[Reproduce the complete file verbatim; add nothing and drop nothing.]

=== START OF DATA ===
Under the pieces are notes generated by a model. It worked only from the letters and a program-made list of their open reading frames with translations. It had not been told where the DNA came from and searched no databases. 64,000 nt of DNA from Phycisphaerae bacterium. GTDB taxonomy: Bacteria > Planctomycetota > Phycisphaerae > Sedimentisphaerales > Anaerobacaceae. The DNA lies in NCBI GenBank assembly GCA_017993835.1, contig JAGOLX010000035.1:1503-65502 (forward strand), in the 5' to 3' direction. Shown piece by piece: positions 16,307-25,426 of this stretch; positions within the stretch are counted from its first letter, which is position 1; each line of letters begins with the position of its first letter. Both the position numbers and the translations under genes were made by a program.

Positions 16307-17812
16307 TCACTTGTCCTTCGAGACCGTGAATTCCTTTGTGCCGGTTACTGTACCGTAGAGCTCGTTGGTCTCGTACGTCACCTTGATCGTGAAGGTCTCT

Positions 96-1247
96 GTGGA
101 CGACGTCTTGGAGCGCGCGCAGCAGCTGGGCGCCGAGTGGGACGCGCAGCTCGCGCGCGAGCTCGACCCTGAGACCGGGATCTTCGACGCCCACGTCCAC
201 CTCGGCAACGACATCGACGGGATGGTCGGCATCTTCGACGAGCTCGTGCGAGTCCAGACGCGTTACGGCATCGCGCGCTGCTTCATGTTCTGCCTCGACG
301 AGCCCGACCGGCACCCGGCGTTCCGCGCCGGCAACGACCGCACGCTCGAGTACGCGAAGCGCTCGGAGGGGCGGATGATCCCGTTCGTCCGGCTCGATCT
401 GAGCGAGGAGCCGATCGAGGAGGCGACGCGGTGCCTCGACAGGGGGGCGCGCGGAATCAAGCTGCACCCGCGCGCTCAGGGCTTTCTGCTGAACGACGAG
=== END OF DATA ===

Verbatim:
Under the pieces are notes generated by a model. It worked only from the letters and a program-made list of their open reading frames with translations. It had not been told where the DNA came from and searched no databases. 64,000 nt of DNA from Phycisphaerae bacterium. GTDB taxonomy: Bacteria > Planctomycetota > Phycisphaerae > Sedimentisphaerales > Anaerobacaceae. The DNA lies in NCBI GenBank assembly GCA_017993835.1, contig JAGOLX010000035.1:1503-65502 (forward strand), in the 5' to 3' direction. Shown piece by piece: positions 16,307-25,426 of this stretch; positions within the stretch are counted from its first letter, which is position 1; each line of letters begins with the position of its first letter. Both the position numbers and the translations under genes were made by a program.

Positions 16307-17812
16307 TCACTTGTCCTTCGAGACCGTGAATTCCTTTGTGCCGGTTACTGTACCGTAGAGCTCGTTGGTCTCGTACGTCACCTTGATCGTGAAGGTCTCT

Positions 96-1247
96 GTGGA
101 CGACGTCTTGGAGCGCGCGCAGCAGCTGGGCGCCGAGTGGGACGCGCAGCTCGCGCGCGAGCTCGACCCTGAGACCGGGATCTTCGACGCCCACGTCCAC
201 CTCGGCAACGACATCGACGGGATGGTCGGCATCTTCGACGAGCTCGTGCGAGTCCAGACGCGTTACGGCATCGCGCGCTGCTTCATGTTCTGCCTCGACG
301 AGCCCGACCGGCACCCGGCGTTCCGCGCCGGCAACGACCGCACGCTCGAGTACGCGAAGCGCTCGGAGGGGCGGATGATCCCGTTCGTCCGGCTCGATCT
401 GAGCGAGGAGCCGATCGAGGAGGCGACGCGGTGCCTCGACAGGGGGGCGCGCGGAATCAAGCTGCACCCGCGCGCTCAGGGCTTTCTGCTGAACGACGAG